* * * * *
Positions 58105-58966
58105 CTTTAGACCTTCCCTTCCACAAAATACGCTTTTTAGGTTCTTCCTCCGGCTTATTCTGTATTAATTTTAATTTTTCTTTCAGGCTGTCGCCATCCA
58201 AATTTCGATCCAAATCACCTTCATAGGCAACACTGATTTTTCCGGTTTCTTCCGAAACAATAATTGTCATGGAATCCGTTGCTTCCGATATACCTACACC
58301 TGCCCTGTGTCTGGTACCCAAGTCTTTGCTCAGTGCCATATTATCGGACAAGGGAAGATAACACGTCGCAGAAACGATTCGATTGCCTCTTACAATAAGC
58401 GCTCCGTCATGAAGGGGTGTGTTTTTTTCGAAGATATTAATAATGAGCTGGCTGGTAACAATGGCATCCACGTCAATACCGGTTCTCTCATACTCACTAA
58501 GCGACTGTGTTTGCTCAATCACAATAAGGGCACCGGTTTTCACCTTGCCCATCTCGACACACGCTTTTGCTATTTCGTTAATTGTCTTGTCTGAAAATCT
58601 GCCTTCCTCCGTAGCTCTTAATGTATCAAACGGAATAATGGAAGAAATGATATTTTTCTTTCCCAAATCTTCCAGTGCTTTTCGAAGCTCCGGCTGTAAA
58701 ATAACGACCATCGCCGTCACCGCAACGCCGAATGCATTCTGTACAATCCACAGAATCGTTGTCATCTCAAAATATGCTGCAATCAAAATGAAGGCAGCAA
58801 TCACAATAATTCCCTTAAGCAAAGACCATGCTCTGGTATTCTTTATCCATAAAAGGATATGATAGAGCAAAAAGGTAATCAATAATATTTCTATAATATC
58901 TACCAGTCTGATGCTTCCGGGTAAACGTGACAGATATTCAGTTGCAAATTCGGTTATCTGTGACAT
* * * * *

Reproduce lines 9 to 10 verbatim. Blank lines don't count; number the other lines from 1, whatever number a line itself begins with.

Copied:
58801 TCACAATAATTCCCTTAAGCAAAGACCATGCTCTGGTATTCTTTATCCATAAAAGGATATGATAGAGCAAAAAGGTAATCAATAATATTTCTATAATATC
58901 TACCAGTCTGATGCTTCCGGGTAAACGTGACAGATATTCAGTTGCAAATTCGGTTATCTGTGACAT